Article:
Photo via Corey Jones Facebook
Hundreds of protesters rallied this morning in front of the Palm Beach Gardens Police station asking for justice in the case of Corey Jones, a South Florida drummer who was killed Sunday by an undercover police officer, the Palm Beach Post
Jones, 31, was waiting for a tow truck on the side of a road in Palm Beach County because his car broke down around 3:15 a.m. Officer Nouman K. Raja was driving an unmarked police van and dressed in plain clothes when he pulled over near Jones’ car because he believed it was abandoned, according to a now deleted Facebook post
from the department.
Photo of Officer Nouman Raja, right, via Heavy
Police say Raja exited his car and was confronted by an armed subject, prompting him to fire his weapon. Officials have also released photos of a gun at the scene that Jones had bought three days earlier, The Washington Post
“The vehicle Raja was driving was not outfitted with a dash camera, and officers with the Palm Beach Gardens Police Department do not wear body cameras," according to The Post.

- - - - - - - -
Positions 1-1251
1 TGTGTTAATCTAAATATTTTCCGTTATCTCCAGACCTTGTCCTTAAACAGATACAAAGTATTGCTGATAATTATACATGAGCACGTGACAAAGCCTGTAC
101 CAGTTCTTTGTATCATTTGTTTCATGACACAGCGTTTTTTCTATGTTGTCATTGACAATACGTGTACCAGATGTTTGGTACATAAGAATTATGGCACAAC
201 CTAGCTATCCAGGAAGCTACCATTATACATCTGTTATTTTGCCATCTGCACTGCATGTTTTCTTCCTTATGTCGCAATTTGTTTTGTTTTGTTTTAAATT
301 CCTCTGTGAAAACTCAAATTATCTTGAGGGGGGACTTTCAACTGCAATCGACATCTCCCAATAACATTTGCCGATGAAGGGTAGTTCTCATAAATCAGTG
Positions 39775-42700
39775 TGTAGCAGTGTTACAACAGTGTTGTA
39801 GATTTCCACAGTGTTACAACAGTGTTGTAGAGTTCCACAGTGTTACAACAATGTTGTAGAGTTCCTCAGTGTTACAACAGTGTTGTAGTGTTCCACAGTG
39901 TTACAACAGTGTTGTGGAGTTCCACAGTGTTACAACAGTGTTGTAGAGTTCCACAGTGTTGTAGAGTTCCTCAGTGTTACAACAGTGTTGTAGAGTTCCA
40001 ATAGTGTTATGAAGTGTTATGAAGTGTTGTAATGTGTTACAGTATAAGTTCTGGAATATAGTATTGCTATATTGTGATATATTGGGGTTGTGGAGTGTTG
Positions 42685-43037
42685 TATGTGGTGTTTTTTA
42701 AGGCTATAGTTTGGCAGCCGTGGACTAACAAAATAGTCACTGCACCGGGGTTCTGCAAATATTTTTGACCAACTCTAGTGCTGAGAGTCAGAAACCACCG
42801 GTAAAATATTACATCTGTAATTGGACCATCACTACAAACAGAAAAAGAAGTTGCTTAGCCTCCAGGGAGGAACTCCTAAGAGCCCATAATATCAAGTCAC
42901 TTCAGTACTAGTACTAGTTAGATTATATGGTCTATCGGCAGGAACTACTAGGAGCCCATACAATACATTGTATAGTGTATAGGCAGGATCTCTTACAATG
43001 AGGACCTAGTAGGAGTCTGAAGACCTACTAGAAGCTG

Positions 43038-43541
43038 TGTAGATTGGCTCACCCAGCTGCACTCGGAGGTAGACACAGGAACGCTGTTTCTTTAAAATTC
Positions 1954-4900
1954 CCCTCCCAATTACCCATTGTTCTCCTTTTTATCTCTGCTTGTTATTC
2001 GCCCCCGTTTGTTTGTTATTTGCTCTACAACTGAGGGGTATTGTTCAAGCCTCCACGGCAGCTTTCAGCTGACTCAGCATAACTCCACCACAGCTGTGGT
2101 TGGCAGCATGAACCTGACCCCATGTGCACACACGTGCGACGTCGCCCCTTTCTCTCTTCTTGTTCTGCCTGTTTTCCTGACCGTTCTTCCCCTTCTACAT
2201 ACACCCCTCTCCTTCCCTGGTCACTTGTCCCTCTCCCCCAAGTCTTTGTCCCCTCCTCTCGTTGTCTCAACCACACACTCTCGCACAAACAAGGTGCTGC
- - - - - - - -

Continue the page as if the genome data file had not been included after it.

The family's attorney, Benjamin Crump
(who also represented Trayvon Martin's family), says the state attorney told him Jones was running away at one point from the scene and did not fire his gun. Raja shot at him six times but three bullets hit Jones. Raja also did not display his badge to Jones.
“Corey went to his grave not knowing he was killed by an officer," Crump says.
Raja, who was placed on administrative leave, was hired by the department six months ago and failed to let them know he had been disciplined at his last police job for not turning in morphine recovered from a suspect or writing a report, according to the New York Times.
The Florida Legislative Black Caucus called for an independent investigation into the case on Wednesday, and although Gov. Rick Scott offered the Florida Department of Law Enforcement's help, that offer was brushed aside by Palm Beach County State Attorney Dave Aronberg, who said his office "intends to conduct an independent and thorough investigation," the Miami Herald